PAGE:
AMMAN, Jordan (AP) — Angry over harsh living conditions in their desert tent camp in Jordan, dozens of Syrian refugees clashed with Jordanian police, hurled stones and smashed charity offices and a hospital, officials and refugees said Tuesday.
The rioting late Monday in the Zaatari camp was the worst violence since the facility opened in July near the Jordan-Syria border. About 26 policemen were injured by stones thrown by the refugees, a police official said.
A Syrian refugee in the camp, Abu Nawras, said police fired tear gas to disperse the protesters who were demanding improved conditions, better food and education for their children.
The camp, which hosts about 32,000 Syrians who fled the civil war at home, has seen smaller protests in the past weeks as refugees mostly complained about snakes and scorpions, and demanded their tents be replaced with trailers so they can better protect themselves from the scorching sun, cold nights and ubiquitous dust.
Hundreds of thousands have fled the chaos in Syria as the uprising against President Bashar Assad turned increasingly violent, with activists saying nearly 30,000 people have died since the conflict began in March 2011. Jordan alone has taken in some 200,000 Syrians — the largest number in the region — while Turkey, Lebanon and Iraq have taken in the rest.
Jordan opened Zaatari only after long delaying a decision on whether to set up refugee camps, possibly to avoid angering Assad's autocratic regime by showing images at his doorstep of civilians fleeing his military onslaught.
The Jordanian police official said Monday's violence erupted when about 150 refugees started hurling stones at security officers, torched a tent and attacked the offices of a Jordanian charity responsible for the camp and a Moroccan field hospital. The official, speaking on condition of anonymity because of the sensitivity of the issue, declined to say if any arrests were made.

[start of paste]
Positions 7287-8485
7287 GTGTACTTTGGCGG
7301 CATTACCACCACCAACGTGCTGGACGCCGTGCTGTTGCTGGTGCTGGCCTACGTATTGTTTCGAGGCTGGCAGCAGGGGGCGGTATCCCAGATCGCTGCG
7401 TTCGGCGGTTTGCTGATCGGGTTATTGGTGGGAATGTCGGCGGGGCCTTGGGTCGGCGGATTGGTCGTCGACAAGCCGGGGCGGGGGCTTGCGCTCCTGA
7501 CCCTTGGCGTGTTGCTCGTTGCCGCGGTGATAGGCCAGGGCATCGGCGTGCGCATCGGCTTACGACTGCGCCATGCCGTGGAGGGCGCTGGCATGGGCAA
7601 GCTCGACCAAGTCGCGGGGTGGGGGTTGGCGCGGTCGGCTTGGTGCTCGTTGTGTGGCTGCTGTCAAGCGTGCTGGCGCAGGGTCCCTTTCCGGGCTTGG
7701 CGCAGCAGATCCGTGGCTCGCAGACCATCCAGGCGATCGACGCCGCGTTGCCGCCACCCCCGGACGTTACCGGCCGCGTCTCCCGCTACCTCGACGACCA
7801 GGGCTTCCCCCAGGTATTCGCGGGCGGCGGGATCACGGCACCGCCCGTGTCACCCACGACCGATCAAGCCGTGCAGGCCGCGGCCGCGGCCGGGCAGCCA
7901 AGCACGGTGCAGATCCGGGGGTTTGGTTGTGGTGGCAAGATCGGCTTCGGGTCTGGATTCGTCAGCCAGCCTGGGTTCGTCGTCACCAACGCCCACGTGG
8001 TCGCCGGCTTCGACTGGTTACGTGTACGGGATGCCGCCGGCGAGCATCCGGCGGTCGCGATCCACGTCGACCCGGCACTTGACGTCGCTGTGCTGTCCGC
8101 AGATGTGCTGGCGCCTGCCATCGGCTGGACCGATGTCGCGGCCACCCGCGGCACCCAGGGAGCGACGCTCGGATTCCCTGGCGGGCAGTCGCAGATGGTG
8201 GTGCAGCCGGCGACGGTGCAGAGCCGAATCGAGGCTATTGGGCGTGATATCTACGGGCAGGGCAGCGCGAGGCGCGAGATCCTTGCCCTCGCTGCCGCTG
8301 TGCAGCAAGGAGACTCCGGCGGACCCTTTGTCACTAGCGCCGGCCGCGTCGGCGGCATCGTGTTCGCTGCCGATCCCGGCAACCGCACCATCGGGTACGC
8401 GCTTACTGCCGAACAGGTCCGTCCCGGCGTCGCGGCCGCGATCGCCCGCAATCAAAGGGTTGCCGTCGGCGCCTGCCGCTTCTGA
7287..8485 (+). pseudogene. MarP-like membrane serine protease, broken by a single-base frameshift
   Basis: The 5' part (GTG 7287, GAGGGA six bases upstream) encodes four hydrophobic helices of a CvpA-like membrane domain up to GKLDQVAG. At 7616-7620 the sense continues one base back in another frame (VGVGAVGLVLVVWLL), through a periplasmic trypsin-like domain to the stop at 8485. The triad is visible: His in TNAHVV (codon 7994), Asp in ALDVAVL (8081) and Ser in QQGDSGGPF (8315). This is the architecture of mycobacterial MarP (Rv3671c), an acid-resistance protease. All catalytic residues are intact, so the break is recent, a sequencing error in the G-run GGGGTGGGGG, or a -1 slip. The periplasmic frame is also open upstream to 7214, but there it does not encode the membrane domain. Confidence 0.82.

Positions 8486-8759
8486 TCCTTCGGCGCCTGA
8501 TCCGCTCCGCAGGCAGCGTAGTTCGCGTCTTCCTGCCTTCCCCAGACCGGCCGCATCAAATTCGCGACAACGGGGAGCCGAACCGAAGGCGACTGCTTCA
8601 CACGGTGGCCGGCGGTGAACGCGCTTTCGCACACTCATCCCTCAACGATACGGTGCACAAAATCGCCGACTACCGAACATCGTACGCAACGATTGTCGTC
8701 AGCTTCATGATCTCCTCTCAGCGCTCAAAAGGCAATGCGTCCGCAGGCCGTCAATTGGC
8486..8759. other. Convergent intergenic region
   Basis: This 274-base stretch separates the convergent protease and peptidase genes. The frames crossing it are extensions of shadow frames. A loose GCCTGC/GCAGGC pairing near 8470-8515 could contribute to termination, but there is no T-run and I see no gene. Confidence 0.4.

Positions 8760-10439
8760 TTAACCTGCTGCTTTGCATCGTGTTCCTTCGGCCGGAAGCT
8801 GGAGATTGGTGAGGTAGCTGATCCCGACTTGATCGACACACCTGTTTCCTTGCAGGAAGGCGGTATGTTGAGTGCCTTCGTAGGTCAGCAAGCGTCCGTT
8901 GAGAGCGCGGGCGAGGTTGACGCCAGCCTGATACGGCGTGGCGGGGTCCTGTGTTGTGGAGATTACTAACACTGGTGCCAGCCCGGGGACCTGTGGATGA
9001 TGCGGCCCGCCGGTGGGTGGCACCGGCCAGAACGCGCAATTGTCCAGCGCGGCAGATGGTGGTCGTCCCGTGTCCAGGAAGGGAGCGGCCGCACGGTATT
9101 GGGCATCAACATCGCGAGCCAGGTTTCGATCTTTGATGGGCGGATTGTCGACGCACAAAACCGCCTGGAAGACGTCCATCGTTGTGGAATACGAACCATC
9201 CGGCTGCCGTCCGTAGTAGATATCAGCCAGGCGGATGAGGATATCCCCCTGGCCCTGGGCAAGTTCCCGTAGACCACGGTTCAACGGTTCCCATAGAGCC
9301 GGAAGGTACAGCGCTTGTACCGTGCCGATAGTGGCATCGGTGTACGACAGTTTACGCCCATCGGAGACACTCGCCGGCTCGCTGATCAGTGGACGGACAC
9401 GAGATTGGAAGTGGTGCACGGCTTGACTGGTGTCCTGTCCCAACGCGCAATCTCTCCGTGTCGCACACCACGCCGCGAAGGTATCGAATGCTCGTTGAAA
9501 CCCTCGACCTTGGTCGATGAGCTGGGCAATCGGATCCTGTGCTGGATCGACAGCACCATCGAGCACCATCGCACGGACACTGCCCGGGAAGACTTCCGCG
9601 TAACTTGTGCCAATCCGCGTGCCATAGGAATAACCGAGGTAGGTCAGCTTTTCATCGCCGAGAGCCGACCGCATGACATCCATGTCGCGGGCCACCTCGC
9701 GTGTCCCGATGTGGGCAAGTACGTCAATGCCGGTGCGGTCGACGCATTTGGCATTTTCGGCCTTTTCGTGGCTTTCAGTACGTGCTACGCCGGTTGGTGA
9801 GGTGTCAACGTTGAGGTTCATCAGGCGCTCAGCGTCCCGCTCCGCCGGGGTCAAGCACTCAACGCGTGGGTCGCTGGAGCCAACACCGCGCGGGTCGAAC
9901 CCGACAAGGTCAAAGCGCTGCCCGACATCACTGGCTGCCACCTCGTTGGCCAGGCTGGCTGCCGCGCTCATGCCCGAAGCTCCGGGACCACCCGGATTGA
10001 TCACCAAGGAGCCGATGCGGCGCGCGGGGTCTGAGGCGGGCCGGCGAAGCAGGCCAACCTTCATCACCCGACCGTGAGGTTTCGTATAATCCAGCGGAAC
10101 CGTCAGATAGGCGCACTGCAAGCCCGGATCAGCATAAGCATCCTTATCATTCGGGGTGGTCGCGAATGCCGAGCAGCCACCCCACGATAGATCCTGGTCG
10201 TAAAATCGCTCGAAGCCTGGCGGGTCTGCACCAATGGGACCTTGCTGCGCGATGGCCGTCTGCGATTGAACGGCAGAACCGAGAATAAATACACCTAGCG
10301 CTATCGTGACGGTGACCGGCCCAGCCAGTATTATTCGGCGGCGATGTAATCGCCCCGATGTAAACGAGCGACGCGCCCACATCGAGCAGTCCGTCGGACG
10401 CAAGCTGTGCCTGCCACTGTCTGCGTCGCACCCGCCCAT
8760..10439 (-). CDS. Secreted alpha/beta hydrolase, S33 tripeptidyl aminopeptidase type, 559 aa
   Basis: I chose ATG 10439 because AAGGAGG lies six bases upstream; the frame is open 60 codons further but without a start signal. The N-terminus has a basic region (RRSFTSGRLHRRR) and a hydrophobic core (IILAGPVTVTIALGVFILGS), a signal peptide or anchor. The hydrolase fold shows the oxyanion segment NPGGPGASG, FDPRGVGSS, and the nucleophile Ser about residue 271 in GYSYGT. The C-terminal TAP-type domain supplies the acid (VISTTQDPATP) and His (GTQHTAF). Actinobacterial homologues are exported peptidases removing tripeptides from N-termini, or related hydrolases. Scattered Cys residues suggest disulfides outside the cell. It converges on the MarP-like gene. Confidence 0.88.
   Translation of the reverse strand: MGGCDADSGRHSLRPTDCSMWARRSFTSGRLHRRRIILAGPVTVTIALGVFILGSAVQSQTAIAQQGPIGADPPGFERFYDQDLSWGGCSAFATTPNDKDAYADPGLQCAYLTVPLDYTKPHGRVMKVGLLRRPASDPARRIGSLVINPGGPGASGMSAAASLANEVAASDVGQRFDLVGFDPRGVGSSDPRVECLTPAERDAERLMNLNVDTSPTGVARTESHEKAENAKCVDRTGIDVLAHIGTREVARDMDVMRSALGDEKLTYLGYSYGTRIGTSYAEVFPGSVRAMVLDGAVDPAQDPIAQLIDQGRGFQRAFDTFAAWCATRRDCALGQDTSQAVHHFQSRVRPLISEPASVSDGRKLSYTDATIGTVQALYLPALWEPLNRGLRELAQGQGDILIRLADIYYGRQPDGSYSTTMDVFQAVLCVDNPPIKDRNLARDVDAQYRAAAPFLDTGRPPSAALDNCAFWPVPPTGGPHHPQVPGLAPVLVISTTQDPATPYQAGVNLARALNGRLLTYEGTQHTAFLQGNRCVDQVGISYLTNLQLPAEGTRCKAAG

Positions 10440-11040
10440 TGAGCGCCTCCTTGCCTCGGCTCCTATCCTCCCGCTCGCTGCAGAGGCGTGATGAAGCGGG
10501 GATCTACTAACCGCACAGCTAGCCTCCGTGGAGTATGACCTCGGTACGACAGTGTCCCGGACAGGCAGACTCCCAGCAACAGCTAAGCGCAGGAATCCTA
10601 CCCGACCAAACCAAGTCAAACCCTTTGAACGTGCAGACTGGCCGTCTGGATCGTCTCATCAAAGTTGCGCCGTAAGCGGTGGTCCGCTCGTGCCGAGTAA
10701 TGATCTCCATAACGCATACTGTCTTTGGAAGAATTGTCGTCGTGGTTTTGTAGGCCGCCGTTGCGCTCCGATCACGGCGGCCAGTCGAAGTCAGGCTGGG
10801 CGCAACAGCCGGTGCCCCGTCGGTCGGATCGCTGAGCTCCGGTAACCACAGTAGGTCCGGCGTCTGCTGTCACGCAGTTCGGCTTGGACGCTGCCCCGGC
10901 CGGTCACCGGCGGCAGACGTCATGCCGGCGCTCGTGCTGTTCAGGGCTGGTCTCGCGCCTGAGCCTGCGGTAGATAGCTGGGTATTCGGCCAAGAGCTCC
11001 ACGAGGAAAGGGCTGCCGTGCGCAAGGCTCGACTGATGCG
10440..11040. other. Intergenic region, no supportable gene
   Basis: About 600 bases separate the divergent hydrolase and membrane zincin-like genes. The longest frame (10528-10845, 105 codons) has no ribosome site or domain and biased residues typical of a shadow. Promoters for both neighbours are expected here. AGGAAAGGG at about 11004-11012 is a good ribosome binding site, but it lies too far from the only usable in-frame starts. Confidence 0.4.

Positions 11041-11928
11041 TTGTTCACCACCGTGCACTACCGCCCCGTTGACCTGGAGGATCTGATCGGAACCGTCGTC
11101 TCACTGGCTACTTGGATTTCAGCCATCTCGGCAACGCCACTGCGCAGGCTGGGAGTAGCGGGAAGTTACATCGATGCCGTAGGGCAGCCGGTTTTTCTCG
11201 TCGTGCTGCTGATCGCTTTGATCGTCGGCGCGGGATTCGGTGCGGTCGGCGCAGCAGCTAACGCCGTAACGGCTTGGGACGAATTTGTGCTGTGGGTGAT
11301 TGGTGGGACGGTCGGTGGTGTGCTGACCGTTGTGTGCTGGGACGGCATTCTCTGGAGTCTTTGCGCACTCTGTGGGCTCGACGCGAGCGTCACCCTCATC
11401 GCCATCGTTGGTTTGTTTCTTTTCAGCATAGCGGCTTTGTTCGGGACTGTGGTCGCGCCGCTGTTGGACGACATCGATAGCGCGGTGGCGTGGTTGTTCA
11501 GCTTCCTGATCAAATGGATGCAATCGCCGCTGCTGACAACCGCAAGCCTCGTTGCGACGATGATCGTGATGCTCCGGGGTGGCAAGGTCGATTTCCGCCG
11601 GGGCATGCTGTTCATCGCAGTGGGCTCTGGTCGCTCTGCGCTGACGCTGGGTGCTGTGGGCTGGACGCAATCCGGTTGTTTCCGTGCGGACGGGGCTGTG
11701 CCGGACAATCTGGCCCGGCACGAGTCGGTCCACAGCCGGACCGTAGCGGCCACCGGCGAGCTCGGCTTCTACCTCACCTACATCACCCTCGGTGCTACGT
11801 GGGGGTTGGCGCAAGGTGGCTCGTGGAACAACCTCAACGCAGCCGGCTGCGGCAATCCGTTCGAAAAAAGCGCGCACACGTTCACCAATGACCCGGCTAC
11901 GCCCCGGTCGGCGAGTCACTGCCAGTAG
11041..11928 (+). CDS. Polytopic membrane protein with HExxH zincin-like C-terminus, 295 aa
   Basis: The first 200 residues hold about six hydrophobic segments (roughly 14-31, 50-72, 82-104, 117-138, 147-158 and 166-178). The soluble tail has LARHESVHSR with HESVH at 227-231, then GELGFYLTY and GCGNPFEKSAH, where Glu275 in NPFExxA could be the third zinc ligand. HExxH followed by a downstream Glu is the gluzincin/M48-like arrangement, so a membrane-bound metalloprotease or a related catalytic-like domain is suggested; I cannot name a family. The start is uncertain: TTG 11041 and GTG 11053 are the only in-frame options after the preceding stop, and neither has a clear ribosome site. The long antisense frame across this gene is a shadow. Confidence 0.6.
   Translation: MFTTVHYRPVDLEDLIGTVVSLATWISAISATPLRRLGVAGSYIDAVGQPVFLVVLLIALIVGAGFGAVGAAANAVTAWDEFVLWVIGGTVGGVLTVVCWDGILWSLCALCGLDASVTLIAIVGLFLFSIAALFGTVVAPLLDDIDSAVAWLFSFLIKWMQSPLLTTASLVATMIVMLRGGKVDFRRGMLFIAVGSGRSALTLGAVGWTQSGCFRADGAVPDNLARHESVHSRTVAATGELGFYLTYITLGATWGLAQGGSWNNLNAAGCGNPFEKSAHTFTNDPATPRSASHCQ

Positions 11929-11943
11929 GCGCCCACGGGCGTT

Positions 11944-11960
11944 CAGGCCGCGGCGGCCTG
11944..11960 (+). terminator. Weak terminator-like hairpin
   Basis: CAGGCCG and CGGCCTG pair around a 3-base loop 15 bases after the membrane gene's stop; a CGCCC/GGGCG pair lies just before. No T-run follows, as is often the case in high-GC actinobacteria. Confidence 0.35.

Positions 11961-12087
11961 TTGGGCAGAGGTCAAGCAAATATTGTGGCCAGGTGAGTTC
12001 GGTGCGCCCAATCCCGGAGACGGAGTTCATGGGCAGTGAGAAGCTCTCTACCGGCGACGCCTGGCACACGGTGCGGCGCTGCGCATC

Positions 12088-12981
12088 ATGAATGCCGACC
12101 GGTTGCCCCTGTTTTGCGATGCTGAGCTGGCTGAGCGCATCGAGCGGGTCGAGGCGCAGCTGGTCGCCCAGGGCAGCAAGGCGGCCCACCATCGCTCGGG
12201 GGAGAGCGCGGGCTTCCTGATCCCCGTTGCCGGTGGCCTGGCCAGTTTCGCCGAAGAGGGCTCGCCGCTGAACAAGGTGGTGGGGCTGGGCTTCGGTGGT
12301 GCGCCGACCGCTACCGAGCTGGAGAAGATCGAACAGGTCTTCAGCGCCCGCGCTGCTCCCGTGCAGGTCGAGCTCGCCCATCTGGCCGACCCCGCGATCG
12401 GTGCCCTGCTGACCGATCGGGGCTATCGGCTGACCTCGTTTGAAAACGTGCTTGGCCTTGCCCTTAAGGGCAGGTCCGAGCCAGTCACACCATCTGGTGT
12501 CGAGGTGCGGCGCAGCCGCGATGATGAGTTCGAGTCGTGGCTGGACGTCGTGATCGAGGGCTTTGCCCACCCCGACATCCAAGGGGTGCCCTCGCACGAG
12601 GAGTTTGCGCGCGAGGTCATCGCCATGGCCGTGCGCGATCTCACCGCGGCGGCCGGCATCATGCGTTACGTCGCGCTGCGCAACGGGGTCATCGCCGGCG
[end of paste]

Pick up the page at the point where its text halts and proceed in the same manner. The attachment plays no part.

Abu Nawras, the Syrian refugee, said many of the Zaatari residents, disillusioned with the conditions there, are now demanding to go back to Syria.
But a representative for the U.N. refugee agency in Jordan, Andrew Harper, said it would not be safe for them to return home now.
"People vented their frustration in a way that is unacceptable in any environment, by throwing stones at buildings, damaging buildings, injuring a number of staff," Harper said. "It was a particularly ugly situation, which is now under control."
In response to the refugee riot, scores of Jordanians took to the streets in the nearby town of Mafraq, demanding the Syrians be sent home, Information Minister Sameeh Maaytah said. The Jordanian protesters denounced what they described as "ingratitude" by the refugees to their host country.
The police official said the protesters in Mafraq burned tires and blocked a road leading to the camp before they too were dispersed by Jordanian police.
In Geneva, UNHCR spokeswoman Melissa Fleming said the agency was looking into the "complaints that have spurred this riot."
Associated Press writers Dale Gavlak in Amman, Jordan, and Jamey Keaten in Geneva contributed to this report.